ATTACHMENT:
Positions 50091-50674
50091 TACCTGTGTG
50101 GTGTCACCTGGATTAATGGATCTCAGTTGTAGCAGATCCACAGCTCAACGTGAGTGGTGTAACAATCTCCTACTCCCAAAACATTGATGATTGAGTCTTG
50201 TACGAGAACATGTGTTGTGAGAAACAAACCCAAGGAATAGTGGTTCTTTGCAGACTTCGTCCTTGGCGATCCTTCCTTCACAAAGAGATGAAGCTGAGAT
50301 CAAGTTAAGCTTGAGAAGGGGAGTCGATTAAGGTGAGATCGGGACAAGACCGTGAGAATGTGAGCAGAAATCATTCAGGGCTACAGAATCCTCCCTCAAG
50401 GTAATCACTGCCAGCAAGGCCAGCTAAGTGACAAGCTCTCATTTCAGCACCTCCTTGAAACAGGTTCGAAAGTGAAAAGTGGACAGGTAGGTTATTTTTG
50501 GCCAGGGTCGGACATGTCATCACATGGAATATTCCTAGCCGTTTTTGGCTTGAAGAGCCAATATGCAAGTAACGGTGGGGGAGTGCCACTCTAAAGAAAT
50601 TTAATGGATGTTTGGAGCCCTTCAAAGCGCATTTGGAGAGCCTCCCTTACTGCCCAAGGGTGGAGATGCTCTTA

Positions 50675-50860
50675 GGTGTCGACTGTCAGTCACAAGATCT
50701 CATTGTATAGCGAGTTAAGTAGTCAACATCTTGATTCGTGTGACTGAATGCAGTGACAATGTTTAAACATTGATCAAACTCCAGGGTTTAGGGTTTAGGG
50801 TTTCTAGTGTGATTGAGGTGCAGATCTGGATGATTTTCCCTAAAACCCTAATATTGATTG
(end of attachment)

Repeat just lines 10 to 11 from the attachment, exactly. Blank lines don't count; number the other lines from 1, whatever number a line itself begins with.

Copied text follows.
50675 GGTGTCGACTGTCAGTCACAAGATCT
50701 CATTGTATAGCGAGTTAAGTAGTCAACATCTTGATTCGTGTGACTGAATGCAGTGACAATGTTTAAACATTGATCAAACTCCAGGGTTTAGGGTTTAGGG